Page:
: to make or become fit (as for a new use) often by modification
Did You Know?
Rooted in the origins of adapt is the idea of becoming specifically fit for something. English speakers adapted adapt in the 15th century from the Middle French adapter, which was borrowed, in turn, from the Latin adaptāre,a combination of the Latin prefix ad- ("to, toward") and the verb aptāre, meaning "to put into position, bring to bear, make ready." Aptāre is a verbal derivative of aptus, meaning "fit" or "apt." Other descendants of aptus in English include aptitude, inept, and of course apt itself, as well as unapt and inapt.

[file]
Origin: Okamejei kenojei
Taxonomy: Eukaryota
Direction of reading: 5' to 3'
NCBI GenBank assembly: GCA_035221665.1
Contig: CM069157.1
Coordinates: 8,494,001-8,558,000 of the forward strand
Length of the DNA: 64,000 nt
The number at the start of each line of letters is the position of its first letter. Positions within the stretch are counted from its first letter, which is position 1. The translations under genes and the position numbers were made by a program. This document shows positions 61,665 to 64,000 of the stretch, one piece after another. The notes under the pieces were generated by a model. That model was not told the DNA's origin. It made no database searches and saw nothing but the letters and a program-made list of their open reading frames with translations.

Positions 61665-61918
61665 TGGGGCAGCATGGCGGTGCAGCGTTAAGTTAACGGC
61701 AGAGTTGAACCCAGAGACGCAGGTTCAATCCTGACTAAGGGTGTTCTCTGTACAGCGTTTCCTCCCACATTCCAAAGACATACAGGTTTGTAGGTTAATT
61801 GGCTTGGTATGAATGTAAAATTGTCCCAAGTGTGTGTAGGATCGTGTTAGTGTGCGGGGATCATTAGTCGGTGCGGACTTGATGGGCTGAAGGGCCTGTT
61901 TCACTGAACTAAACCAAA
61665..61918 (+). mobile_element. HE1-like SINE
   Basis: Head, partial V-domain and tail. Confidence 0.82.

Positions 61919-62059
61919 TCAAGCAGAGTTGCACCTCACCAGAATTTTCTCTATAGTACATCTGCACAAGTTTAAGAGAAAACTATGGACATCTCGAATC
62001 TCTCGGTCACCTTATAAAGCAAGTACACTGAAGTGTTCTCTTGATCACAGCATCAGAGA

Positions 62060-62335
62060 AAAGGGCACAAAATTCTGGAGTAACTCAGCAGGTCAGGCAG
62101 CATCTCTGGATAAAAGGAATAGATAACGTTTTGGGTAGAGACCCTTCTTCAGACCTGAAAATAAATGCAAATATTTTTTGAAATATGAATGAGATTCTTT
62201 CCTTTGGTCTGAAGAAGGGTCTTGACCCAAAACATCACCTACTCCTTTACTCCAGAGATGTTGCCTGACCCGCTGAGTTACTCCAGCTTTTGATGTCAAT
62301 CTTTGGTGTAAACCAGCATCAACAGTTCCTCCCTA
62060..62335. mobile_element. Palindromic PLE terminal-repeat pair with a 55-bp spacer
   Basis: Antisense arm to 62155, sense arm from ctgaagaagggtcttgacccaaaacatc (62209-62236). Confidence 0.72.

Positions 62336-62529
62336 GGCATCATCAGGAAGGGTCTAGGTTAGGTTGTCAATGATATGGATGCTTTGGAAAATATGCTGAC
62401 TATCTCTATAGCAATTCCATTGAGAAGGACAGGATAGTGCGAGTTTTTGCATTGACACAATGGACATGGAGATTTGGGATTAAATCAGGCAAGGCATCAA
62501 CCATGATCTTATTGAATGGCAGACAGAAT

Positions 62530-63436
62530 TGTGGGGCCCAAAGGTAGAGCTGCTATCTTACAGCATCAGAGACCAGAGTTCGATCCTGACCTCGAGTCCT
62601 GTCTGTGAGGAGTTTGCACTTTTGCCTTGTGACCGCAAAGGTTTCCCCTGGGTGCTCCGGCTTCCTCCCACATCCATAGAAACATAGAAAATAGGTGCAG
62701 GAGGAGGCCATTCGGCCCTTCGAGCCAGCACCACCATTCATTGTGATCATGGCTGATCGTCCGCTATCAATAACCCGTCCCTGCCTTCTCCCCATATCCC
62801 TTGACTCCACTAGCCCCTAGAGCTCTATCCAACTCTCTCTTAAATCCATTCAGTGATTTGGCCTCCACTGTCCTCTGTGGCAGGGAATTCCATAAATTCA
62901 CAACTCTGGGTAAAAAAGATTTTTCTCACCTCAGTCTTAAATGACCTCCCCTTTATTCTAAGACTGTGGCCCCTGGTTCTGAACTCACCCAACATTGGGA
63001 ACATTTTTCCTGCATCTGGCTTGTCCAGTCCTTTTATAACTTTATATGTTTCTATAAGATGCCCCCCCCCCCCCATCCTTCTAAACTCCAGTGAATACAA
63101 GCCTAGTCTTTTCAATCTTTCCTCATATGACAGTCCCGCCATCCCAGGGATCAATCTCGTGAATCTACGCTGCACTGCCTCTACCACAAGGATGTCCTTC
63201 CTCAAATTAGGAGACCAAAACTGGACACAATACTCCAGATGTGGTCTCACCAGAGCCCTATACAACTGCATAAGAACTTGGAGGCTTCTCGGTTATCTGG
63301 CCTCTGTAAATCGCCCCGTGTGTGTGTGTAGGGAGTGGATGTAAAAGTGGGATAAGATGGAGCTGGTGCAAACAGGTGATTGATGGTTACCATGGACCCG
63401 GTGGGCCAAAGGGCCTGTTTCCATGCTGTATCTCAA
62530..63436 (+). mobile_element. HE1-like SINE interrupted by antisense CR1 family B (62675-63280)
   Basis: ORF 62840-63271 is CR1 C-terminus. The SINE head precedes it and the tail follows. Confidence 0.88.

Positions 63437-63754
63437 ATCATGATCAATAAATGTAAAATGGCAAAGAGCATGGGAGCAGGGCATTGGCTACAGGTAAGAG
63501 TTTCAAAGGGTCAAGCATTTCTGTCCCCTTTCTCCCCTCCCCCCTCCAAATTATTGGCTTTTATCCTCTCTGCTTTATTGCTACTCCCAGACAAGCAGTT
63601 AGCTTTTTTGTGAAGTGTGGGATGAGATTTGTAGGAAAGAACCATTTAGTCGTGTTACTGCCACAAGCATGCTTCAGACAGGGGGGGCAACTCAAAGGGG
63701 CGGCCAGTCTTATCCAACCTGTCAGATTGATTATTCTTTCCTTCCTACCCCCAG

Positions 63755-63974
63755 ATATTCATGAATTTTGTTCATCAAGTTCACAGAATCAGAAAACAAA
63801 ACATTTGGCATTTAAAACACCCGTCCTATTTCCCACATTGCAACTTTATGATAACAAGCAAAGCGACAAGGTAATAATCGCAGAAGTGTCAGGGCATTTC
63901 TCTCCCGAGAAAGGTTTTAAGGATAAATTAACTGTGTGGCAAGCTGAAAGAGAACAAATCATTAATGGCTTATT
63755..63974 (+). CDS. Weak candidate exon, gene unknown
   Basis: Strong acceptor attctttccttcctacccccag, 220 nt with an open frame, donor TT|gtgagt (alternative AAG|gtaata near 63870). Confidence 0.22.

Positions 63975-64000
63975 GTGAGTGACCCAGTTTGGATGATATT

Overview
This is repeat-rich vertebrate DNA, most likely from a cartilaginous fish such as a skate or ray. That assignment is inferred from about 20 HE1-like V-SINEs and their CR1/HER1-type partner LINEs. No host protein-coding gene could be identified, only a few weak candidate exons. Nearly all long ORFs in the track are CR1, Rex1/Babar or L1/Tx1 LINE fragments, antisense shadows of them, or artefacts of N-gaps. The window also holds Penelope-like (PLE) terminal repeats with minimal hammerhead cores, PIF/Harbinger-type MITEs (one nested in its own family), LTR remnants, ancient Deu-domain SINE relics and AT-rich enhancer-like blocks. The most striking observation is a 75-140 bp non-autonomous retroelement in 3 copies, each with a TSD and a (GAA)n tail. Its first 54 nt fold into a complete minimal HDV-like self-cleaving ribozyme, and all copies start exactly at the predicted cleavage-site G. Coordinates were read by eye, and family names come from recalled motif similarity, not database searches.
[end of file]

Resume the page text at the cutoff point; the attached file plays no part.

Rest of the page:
It took Rachel a while to adapt to her new school, but she is settling in well now.
"Hydroponics and aeroponics require vigilant monitoring of nutrient solution. While this can be time consuming, Tiger Corner Farms has fully automated this process by adapting warehouse management software to adjust nutrient levels, pH and other environmental parameters." — Tony Bertauski, The Post & Courier (Charleston, South Carolina), 29 Nov. 2017
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